Wednesday 21 November 2018

DIY Advent Calendar and Adventures in Applique

Hey folks. First off, Its almost December! It is now officially appropriate to blare Christmas music, make your house smell like clementine's and cloves, and drink obnoxious amounts of peppermint hot chocolate. We've now been living in Northern BC for just over 4 years and I was shocked when I went to pull out our Christmas decorations mid-November to find that it took me literally 2 minutes to decorate our house due to our skimpy collection of decorations. I have also been wanting to take my advent calendar game face to a whole new level for a few years now and never really found the time to do it. 

​Sincerely not for the faint of heart. I'll be honest, it was a little time consuming, so if you're a beginner in the sewing department maybe set aside a weekend to bang this out, but it was also so much fun. 


- Assorted cotton Christmas fabrics (I can totally see this being gorgeous in blues and silvers, or golds and whites)
- Number stencils (mine came out of an old scrapbooking kit)
- Scissors
- Rotary cutter (not pictured)
- Iron (not pictured).
- Sewing machine (not pictured).
- Thread matching fabric colours (not pictured). 
- yarn/jute/ribbon
​- Fusible web
- White cotton fabric (1 1/2 metres approx)
- Treats to go in advent calendar (chocolates, candy canes, small toys, crafting supplies) 

Step 1: Press white cotton fabric and square it up. Then cut the fabric into long strips 5 inches wide.

Step 2: measure 5 1/2 inches across the length of the strip and cut (the extra 1/2 inch is to account for the sleeve that your yarn/ribbon/jute will go through to make a drawstring). 

You will need twice as many white cotton squares as the number of days in your advent calendar (i.e. for 25 days, cut 50 white cotton squares). 

*Note: Fusible web has two distinctly different sides to it. A papered side and a webbed feeling side.

Step 3: Trace your numbers with a fine tip pen/sharpie on the papered side, but be sure to trace them backwards (this will make sense later).

Step 4: Roughly cut out each number.
*You will want the extra space around your numbers when you eventually go to cut them out properly and it'll be easier to iron them down this way.

Step 5: Place your backwards numbers onto the wrong side of your fabric with the webbed side facing down. Then iron the number down onto the fabric.

Step 6: Once all your backwards numbers are ironed onto the fabric they should stick well enough to cut the numbers out more accurately. One side should have the fusible web paper on it and the other side should look like this.

Step 7: Peel the fusible web off of the back of your numbers. The shiny webbing from the fusible web should be on the back of your fabric number. Then position the number with the webbing side down on the white cotton square and iron it down.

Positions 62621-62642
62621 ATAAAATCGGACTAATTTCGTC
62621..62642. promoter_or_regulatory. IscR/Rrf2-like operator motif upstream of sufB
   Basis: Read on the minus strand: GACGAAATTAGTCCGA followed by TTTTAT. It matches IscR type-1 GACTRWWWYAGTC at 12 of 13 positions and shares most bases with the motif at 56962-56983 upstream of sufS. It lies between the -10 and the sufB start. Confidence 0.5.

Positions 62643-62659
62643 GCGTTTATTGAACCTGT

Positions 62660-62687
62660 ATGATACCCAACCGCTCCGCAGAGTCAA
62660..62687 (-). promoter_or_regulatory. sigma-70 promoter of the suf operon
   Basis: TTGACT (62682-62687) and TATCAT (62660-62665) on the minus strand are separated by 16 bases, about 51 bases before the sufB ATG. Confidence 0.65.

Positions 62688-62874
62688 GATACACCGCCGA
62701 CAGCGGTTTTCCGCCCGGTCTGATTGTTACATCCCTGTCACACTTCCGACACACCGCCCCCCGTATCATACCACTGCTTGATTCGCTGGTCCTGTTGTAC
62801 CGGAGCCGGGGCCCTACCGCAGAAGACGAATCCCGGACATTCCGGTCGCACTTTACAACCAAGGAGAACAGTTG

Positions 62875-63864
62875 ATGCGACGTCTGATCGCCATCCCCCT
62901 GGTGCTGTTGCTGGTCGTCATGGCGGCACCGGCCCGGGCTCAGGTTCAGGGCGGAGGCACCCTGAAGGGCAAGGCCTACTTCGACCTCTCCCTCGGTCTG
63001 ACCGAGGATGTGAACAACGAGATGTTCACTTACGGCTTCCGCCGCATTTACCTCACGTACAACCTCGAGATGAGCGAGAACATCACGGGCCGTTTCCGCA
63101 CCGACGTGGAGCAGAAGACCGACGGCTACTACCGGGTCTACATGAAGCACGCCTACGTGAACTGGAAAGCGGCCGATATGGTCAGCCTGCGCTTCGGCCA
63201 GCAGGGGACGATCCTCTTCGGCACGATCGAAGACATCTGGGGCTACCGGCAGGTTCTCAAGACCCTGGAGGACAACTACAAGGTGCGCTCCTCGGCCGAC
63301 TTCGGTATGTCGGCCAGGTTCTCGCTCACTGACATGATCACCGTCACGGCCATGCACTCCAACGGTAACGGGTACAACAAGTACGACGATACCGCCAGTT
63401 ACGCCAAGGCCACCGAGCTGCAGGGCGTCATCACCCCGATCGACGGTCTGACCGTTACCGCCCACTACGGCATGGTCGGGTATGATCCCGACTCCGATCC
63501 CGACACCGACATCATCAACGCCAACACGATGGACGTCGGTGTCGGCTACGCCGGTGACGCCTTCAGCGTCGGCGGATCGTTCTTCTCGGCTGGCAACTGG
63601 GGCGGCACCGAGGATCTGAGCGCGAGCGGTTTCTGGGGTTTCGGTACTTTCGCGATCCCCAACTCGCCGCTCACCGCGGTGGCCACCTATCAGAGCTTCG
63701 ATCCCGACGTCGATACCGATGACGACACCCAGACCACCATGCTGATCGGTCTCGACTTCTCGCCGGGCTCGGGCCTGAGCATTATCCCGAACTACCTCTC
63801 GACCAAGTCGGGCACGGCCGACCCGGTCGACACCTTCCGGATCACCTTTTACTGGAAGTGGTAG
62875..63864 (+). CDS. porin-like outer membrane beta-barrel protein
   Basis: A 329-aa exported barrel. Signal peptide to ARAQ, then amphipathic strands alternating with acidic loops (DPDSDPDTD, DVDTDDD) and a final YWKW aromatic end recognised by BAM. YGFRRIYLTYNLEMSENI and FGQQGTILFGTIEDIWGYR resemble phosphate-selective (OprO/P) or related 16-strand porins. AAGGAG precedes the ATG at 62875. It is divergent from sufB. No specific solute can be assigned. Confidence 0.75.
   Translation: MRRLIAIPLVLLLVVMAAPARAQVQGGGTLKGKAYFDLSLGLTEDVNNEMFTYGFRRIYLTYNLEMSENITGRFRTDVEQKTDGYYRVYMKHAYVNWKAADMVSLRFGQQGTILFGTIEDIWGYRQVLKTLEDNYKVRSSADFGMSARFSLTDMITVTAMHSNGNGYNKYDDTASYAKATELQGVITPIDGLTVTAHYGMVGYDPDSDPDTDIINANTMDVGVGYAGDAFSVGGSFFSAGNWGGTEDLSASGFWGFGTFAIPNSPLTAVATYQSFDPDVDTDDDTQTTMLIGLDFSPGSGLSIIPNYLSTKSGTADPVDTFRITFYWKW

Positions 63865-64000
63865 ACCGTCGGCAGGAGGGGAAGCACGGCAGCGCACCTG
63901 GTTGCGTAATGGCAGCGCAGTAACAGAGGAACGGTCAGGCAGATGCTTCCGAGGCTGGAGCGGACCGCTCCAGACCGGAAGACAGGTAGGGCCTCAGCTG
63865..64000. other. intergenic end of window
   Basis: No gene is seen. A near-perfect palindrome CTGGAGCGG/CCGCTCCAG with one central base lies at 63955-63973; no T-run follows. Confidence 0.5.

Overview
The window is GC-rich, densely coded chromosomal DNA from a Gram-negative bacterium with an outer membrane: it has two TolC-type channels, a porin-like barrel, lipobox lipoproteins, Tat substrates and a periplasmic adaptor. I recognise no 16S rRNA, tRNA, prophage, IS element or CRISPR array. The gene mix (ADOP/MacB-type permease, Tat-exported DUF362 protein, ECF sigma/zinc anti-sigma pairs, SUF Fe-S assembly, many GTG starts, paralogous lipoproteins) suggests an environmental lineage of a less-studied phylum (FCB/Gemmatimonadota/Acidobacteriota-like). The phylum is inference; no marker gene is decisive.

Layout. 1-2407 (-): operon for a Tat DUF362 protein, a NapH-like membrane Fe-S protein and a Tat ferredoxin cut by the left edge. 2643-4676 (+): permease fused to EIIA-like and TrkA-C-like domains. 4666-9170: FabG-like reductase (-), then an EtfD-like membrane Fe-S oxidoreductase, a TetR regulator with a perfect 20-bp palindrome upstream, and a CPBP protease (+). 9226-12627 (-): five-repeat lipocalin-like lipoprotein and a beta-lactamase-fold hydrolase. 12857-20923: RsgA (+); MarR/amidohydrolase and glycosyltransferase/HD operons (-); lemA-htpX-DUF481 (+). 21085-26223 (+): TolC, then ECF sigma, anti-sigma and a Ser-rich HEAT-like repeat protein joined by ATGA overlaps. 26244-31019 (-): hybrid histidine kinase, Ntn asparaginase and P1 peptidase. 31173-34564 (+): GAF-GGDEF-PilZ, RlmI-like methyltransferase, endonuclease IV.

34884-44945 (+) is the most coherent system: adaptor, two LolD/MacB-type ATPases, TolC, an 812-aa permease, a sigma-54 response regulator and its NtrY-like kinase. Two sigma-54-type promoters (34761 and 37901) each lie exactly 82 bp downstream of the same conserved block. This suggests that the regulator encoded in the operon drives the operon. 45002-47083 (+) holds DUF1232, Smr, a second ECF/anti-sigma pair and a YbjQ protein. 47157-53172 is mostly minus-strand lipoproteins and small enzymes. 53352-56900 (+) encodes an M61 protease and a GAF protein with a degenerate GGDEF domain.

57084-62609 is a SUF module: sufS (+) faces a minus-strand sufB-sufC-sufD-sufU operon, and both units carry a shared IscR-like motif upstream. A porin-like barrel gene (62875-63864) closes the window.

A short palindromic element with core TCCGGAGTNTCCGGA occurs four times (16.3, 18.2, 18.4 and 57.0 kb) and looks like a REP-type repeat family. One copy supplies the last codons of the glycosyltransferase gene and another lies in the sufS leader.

The point of the fusible web is to more or less create a temporary hold between two pieces of fabric so that when you go to sew it down the numbers don't move or bunch up against the white fabric.....thus I can't live without it.
Now time for sewing.

Step 8: Taking the single squares of white fabric with your numbers on them, you want to pick matching/contrasting thread for your machine. With an open foot on your machine, use whatever stitch you like to sew around your numbers. I just used a straight stitch (which is abnormal for me) in order to save time.

Step 9: Take a blank square of white fabric and place it together with a numbered square with the number facing in. Mark with a Frixion pen 1 inch from the top of the square on each side. Then sew a 1/4 inch seam allowance around the sides and bottom edge of your square stopping on both sides at your 1 inch mark. Cut the edges of the bottom corners off without cutting through the stitching around the corners.

Step 10:  Where you made your 1 inch mark earlier, press the seam open and sew the top 1 inch open down on all 4 sides. *This part was a little tricky and you can skip it if you like by simply moving to the next step, but it was slight more helpful when feeding the drawstring through the sleeve of each pouch.* I totally made some without this step.

 Step 11: Turn your now small pouch inside out to reveal the number on the outside of the cotton pouch. Use the blunt end of a pencil if you'd like to push the bottom corners into more defined points. One at a time, fold down the top 1 inch of fabric on the back and front of your pouch and sew it down. *It's helpful to iron these folds first.

Here's what the front and insides of the two folded seams should like when you finished this step.

You should also have two pencil-sized sleeves along the top front and top back of your pouch for the drawstring that you will pull through it.

This is what your drawstring pouch should look like once finished. Now just repeat this 24-30 more times depending on the number of days you want your advent calendar for. 

Finish it off with some red cotton yarn, ribbon, or jute fed through the sleeves on the top of your pouch and fill with little goodies. I used some chocolates, candy canes, and wrote a couple of suggestions for Christmas activities throughout the month. I also used jute and tied all the pouches together to hang it upright from the ceiling or like garland in order to have it double as a christmas decoration! 

This can be done with kids or as a couples Christmas activity.....strategically place 12 days of Christmas dates throughout it, have one satchel contain a special ingredient to make Christmas cookies....I could really go on and on. Merry Christmas everyone.

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